1Samuel 26:9 And David said to Abishai, Destroy him not: for who can stretch forth his hand against the LORDŐS anointed, and be guiltless?

1Samuel 26:10 David said furthermore, As the LORD liveth, the LORD shall smite him; or his day shall come to die; or he shall descend into battle, and perish.

1Samuel 26:11 The LORD forbid that I should stretch forth mine hand against the LORDŐS anointed: but, I pray thee, take thou now the spear that is at his bolster, and the cruse of water, and let us go.

1Samuel 26:12 So David took the spear and the cruse of water from SaulŐs bolster; and they gat them away, and no man saw it, nor knew it, neither awaked: for they were all asleep; because a deep sleep from the LORD was fallen upon them.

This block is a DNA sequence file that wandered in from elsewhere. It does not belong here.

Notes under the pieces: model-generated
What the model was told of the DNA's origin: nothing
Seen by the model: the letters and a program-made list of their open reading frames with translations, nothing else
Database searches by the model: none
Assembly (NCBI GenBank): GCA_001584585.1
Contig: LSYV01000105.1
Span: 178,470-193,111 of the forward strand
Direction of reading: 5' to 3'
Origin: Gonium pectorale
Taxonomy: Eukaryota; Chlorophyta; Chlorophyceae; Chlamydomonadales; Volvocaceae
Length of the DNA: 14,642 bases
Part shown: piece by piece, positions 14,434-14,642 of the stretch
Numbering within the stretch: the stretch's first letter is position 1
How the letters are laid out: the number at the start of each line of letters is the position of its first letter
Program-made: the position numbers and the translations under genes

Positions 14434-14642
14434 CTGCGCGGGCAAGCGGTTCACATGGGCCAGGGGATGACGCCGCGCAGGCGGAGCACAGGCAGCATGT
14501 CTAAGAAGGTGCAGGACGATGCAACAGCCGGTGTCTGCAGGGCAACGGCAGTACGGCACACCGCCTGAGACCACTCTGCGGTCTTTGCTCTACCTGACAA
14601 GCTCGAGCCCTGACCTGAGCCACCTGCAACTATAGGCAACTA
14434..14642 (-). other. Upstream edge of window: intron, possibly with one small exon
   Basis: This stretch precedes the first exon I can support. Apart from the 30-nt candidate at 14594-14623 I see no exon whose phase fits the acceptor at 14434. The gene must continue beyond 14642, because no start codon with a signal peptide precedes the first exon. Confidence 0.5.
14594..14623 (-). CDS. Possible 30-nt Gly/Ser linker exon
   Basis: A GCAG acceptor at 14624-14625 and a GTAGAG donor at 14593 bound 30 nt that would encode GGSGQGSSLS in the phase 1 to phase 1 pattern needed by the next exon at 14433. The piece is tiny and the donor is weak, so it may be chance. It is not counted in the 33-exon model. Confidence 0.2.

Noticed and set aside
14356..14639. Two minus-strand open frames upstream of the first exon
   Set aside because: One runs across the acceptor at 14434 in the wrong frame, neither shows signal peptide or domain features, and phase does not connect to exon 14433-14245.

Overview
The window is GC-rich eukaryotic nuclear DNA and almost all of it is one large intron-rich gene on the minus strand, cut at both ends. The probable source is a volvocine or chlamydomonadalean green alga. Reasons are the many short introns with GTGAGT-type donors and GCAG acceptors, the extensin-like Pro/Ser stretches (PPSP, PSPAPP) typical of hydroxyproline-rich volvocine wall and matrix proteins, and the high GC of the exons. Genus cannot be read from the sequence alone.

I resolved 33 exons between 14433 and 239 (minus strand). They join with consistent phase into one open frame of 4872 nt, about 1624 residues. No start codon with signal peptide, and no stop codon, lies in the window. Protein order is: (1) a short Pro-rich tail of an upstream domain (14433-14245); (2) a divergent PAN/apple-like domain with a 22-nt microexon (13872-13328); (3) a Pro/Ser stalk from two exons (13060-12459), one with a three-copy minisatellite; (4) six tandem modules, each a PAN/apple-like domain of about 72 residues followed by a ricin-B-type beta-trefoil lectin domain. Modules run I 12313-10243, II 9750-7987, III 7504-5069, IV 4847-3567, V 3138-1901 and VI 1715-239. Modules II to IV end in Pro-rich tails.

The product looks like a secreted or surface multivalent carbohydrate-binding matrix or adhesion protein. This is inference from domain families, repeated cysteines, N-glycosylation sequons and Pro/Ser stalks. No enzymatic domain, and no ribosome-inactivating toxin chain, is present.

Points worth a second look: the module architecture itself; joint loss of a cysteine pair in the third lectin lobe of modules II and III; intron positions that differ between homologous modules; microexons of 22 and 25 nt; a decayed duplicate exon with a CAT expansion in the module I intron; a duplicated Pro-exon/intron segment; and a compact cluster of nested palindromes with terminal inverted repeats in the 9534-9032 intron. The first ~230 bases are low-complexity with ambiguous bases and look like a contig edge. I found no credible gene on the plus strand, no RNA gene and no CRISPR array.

That night, when SaulŐs army had lay down to sleep for the night, David and Abishai made their move.  They approached the camp and saw where SaulŐs spear in the ground marked the spot where he lay.  Abishai asked David to let him go and destroy Saul for him since it was obvious that God had delivered his enemy into his hand.  He promised that it would only take him one stroke to kill Saul.  It also seems that he planned to use SaulŐs own spear to do it.

 

David, however, told Abishai that he could not destroy the LORDŐs anointed and be guiltless before God.  Because Saul was the LORDŐs anointed, the LORD would determine when he should die—either by disease or natural causes—or by causing him to die in battle.  He once again declared that he would never lift his hand against the LORDŐs anointed. 

 

DavidŐs plan was to take SaulŐs spear and the jug of water by his pillow and escape.  He would use these items to once again testify to the fact that he could have killed Saul, but didnŐt.